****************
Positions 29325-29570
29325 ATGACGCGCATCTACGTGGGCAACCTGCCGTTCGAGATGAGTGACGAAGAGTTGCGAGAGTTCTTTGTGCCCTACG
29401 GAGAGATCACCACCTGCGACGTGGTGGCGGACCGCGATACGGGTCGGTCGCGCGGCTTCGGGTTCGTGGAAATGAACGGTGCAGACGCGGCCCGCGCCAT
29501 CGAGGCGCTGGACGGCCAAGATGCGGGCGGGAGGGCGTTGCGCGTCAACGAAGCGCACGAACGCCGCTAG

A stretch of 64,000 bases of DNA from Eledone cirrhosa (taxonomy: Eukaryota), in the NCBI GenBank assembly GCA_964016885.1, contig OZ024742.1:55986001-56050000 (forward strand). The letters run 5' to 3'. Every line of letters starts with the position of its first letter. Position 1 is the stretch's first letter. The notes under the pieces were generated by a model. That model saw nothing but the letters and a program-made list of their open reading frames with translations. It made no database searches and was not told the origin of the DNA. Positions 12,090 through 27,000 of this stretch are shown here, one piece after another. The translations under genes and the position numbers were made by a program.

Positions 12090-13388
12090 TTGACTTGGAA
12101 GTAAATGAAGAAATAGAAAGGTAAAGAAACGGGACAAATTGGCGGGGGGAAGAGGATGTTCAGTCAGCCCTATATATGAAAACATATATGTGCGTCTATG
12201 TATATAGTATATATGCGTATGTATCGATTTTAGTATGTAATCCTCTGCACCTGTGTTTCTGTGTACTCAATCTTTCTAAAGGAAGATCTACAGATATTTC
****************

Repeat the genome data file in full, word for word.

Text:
Positions 29325-29570
29325 ATGACGCGCATCTACGTGGGCAACCTGCCGTTCGAGATGAGTGACGAAGAGTTGCGAGAGTTCTTTGTGCCCTACG
29401 GAGAGATCACCACCTGCGACGTGGTGGCGGACCGCGATACGGGTCGGTCGCGCGGCTTCGGGTTCGTGGAAATGAACGGTGCAGACGCGGCCCGCGCCAT
29501 CGAGGCGCTGGACGGCCAAGATGCGGGCGGGAGGGCGTTGCGCGTCAACGAAGCGCACGAACGCCGCTAG

A stretch of 64,000 bases of DNA from Eledone cirrhosa (taxonomy: Eukaryota), in the NCBI GenBank assembly GCA_964016885.1, contig OZ024742.1:55986001-56050000 (forward strand). The letters run 5' to 3'. Every line of letters starts with the position of its first letter. Position 1 is the stretch's first letter. The notes under the pieces were generated by a model. That model saw nothing but the letters and a program-made list of their open reading frames with translations. It made no database searches and was not told the origin of the DNA. Positions 12,090 through 27,000 of this stretch are shown here, one piece after another. The translations under genes and the position numbers were made by a program.

Positions 12090-13388
12090 TTGACTTGGAA
12101 GTAAATGAAGAAATAGAAAGGTAAAGAAACGGGACAAATTGGCGGGGGGAAGAGGATGTTCAGTCAGCCCTATATATGAAAACATATATGTGCGTCTATG
12201 TATATAGTATATATGCGTATGTATCGATTTTAGTATGTAATCCTCTGCACCTGTGTTTCTGTGTACTCAATCTTTCTAAAGGAAGATCTACAGATATTTC